SOUTH BEND - New bosses will oversee four of Pacific County's top elective offices following last week's general election. But continuing a long-established pattern, all will be Democrats.
The county's closest race was for the unglamorous treasurer's position, with Democrat Tracy Shawa squeezing out a narrow victory over Republican Brady Turner. As of Friday, Nov. 8, with most absentee ballots counted, Shawa had 3,750 votes to Turner's 3,542, or 51.43 percent to 48.57 percent.
The two political novices and their supporters carried on a lively advertising and letter-writing campaign in local newspapers. Shawa replaces fellow Democrat Robert Monohon, whom she defeated in the Primary Election.
Democrat Bruce Walker will be county assessor after defeating long-time assessor's office senior appraiser Lisa Olsen, 53.76 percent to 46.24 percent. Walker has a decade of experience as title officer with Pacific County Title Co. in South Bend. Incumbent Assessor Jerry Porter is stepping down.
Incumbent County Commissioner Pat Hamilton, a Democrat, was easily victorious over Republican Wayne Estes, 63.92 percent to 36.08 percent. Similarly, incumbent Public Utility District Commissioner Lawrence Remington defeated challenger Gene Barnum, 60.15 percent to 39.85 percent for that non-partisan position.
Other candidates for county offices were unopposed in this election. Pat Gardner, a Democrat, will be the new auditor, after having worked for several years as a top aide to retiring Auditor Ida Taylor.
Democrat David Burke will take over as prosecuting attorney after topping incumbent Mike Smith in the primary. Burke currently is an advisor to the county commissioners.
County Clerk Virginia Leach and Sheriff John Didion were unopposed in both the primary and general elections.
In legislative races, incumbent Democrats Brian Hatfield of Raymond and Mark Doumit of Cathlamet handily defeated their challengers by 61 to 39 percent within Pacific County. In the 19th Legislative District as a whole, Hatfield won with 68 percent and Doumit with 67 percent.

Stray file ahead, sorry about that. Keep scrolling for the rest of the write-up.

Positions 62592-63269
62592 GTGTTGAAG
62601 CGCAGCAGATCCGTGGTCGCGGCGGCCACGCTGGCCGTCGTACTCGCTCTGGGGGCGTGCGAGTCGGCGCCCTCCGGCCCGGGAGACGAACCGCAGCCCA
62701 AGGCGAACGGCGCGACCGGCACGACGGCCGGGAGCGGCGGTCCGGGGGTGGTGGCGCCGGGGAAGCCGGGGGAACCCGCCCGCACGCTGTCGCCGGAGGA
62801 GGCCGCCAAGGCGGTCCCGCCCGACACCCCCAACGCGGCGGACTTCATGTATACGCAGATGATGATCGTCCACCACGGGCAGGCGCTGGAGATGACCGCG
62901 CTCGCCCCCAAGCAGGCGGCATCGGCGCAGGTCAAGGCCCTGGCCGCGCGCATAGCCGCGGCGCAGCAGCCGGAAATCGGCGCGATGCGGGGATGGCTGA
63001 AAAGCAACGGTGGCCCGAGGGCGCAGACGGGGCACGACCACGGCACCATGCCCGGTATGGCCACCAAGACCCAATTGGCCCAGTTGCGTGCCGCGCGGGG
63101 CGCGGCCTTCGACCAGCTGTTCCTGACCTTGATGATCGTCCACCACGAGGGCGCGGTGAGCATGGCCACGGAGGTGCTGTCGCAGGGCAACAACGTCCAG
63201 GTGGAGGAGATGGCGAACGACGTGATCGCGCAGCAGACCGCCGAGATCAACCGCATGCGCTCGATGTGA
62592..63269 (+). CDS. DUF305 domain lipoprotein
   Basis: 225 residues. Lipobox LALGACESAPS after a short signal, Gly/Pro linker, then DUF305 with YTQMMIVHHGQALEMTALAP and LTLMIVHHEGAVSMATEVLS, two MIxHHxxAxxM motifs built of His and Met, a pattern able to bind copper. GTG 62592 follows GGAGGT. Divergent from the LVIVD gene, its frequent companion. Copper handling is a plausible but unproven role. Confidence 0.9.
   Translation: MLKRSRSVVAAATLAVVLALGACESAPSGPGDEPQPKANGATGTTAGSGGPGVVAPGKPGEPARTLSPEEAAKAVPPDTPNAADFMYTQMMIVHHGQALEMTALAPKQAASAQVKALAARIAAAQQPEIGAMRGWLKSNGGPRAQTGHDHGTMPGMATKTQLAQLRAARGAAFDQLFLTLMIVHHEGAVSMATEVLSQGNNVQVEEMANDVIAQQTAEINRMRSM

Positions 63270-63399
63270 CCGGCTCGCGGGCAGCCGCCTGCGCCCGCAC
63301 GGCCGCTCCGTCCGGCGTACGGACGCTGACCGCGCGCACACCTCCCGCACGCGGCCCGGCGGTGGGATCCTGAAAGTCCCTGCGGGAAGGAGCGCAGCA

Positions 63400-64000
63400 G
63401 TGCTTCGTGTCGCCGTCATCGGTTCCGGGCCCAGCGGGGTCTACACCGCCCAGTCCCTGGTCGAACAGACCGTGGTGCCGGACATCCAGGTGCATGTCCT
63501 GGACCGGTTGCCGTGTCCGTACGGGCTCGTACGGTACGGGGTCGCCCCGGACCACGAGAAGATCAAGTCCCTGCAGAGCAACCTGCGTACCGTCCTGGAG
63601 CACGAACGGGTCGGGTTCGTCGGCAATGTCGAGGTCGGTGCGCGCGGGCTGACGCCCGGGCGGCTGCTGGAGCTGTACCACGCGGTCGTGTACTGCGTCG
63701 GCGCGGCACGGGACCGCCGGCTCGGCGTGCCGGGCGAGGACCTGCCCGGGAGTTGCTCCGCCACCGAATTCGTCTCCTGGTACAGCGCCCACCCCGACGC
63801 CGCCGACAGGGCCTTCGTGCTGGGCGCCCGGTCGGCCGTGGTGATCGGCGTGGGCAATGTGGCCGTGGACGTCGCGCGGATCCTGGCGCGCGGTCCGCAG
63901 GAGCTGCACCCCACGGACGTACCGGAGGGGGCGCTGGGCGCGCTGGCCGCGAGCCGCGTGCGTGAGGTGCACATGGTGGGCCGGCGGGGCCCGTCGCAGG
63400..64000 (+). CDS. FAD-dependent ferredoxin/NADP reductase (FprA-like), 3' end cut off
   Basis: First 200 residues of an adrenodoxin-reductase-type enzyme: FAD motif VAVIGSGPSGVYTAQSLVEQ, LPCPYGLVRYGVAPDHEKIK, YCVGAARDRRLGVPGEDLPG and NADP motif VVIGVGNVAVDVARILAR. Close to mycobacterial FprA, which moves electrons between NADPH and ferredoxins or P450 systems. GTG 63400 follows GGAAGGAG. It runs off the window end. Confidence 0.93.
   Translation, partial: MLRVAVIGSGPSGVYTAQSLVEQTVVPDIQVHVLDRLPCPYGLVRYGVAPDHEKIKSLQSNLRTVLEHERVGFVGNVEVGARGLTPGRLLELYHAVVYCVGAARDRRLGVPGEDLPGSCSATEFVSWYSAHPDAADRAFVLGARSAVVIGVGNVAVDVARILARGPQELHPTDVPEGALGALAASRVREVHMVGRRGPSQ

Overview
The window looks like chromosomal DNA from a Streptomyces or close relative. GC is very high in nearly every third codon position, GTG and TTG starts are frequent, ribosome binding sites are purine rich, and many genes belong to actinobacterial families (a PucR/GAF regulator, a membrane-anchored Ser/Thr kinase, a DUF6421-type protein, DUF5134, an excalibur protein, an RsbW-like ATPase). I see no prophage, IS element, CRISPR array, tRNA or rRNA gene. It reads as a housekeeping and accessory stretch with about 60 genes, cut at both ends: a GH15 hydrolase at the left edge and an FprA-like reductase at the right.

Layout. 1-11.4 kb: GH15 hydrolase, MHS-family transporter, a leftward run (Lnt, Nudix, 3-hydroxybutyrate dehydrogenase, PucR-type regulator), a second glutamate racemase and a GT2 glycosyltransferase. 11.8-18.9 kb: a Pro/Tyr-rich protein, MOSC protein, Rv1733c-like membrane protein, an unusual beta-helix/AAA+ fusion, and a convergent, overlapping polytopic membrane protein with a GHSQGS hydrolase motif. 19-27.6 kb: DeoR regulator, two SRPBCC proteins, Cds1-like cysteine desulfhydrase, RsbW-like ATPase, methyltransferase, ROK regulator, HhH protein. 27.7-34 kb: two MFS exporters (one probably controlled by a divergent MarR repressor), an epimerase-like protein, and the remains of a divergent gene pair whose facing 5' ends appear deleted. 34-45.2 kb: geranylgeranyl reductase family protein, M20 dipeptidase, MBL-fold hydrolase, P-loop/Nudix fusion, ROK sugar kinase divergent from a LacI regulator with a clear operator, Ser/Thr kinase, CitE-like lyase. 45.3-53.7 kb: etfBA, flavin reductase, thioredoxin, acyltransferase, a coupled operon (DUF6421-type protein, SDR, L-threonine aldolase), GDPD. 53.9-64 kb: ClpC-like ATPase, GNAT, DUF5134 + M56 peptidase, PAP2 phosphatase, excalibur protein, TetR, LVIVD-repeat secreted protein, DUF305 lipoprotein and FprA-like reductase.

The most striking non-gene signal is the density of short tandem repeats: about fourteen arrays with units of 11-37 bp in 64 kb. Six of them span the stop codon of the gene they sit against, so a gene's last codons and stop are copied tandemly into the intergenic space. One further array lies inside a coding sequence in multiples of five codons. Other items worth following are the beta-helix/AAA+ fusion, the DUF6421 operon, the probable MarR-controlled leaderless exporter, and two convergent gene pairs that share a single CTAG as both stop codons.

Likewise, U.S. Rep. Brian Baird won in the county, besting GOP challenger Joseph Zarelli 71 to 29 percent. In the Third Congressional District as a whole, Baird beat Zarelli 63 to 37 percent.
Elizabeth Penoyer, a private attorney in South Bend who serves as a municipal judge on the Peninsula, was elected North District Court judge in a race against fellow attorney Michael Turner. Penoyer, the wife of Superior Court Judge Joel Penoyer, won 56 to 44 percent. She will be replacing Mike Sullivan, who is leaving the judgeship after being named Willapa Valley School District superintendent.
South District Court Judge Douglas Goelz was re-elected without opposition.
Pacific County voters agreed with voters elsewhere in the state on five statewide ballot measures.
Referendum 51, a 9-cent-a-gallon gasoline tax which would have been used for new highway and bridge improvements, was turned down by 62 percent of Pacific County voters and 74 percent of state voters overall. Gov. Gary Locke, Sen. Sid Snyder and a cross-section economic leaders had lobbied strongly for the referendum's passage.
Sixty-five percent of county voters and 53 percent of state voters favored Initiative 776, which rolled back supplemental license tab fees in four counties, mostly around Puget Sound.
Fifty-three percent of voters in the county and the state agreed with Initiative 790, pertaining to the Fire Fighters' retirement system.
About 68 percent of county voters and 60 percent of state voters rejected referendum 53, having to do with unemployment insurance.
Sixty-two percent of county voters and 69 percent of state voters rejected House Joint resolution 4220, which would have changed the rules for passing property tax levy propositions.